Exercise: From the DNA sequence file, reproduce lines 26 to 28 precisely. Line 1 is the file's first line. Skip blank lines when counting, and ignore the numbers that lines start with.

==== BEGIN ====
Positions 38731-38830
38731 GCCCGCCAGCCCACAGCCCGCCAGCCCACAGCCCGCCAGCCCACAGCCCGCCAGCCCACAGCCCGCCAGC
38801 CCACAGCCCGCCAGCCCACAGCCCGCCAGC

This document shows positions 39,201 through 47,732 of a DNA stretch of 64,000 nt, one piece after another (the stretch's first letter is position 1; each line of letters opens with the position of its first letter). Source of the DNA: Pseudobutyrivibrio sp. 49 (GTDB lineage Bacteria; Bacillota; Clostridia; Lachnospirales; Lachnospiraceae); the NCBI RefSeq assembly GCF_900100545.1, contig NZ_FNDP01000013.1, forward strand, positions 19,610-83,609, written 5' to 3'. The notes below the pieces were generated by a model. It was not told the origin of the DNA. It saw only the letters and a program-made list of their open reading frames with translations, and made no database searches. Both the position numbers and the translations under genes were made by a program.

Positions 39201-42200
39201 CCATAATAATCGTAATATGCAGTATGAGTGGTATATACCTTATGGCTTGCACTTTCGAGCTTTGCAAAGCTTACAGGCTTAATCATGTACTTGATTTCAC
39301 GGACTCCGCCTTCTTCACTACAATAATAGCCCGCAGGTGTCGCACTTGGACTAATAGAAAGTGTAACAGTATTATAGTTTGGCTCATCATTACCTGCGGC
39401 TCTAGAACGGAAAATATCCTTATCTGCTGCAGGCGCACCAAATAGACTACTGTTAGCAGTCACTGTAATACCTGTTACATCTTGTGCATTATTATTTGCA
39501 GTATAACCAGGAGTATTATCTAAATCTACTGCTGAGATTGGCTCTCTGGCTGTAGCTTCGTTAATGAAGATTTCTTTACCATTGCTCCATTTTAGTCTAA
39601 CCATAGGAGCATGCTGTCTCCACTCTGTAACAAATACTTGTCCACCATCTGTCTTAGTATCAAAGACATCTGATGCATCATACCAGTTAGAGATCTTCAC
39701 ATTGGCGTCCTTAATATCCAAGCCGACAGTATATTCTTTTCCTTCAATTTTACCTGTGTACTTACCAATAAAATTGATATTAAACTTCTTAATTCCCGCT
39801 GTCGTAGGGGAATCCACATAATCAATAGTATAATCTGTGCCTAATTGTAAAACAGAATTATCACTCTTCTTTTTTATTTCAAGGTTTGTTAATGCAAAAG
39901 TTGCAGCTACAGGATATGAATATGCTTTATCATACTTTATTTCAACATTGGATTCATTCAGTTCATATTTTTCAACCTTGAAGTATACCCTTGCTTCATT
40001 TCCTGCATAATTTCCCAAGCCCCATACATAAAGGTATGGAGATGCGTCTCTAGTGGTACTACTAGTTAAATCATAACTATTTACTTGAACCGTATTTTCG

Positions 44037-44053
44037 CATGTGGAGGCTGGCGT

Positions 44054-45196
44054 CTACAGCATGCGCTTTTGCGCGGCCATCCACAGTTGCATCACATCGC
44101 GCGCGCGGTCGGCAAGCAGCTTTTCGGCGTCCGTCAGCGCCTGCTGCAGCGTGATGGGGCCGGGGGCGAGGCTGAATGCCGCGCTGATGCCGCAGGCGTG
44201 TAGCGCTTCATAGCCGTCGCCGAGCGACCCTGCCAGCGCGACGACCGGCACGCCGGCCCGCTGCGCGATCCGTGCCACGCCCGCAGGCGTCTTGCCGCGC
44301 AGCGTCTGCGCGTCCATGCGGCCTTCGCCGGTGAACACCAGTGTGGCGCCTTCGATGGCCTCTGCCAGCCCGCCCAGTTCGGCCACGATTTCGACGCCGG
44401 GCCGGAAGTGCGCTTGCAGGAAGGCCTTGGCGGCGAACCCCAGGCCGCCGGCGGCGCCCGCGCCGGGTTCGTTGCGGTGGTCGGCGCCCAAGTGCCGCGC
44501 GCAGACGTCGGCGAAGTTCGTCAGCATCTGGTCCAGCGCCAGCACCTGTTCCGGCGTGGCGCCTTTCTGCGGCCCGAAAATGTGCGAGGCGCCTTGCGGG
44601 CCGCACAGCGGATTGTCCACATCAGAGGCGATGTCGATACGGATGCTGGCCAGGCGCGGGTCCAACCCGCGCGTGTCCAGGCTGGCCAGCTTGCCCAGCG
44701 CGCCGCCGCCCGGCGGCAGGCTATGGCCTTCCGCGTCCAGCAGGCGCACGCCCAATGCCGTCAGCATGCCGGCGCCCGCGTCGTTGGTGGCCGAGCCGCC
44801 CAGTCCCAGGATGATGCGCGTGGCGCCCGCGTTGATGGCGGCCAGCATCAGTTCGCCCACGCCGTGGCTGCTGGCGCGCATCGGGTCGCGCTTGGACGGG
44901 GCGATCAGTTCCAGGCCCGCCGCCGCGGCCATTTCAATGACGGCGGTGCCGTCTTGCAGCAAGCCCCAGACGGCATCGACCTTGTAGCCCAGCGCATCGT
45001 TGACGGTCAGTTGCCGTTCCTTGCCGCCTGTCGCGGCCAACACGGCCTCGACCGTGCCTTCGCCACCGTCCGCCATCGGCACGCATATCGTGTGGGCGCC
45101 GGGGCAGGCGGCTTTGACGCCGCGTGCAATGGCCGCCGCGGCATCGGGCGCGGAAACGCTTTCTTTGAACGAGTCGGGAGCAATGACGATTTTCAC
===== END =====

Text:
44801 CAGTCCCAGGATGATGCGCGTGGCGCCCGCGTTGATGGCGGCCAGCATCAGTTCGCCCACGCCGTGGCTGCTGGCGCGCATCGGGTCGCGCTTGGACGGG
44901 GCGATCAGTTCCAGGCCCGCCGCCGCGGCCATTTCAATGACGGCGGTGCCGTCTTGCAGCAAGCCCCAGACGGCATCGACCTTGTAGCCCAGCGCATCGT
45001 TGACGGTCAGTTGCCGTTCCTTGCCGCCTGTCGCGGCCAACACGGCCTCGACCGTGCCTTCGCCACCGTCCGCCATCGGCACGCATATCGTGTGGGCGCC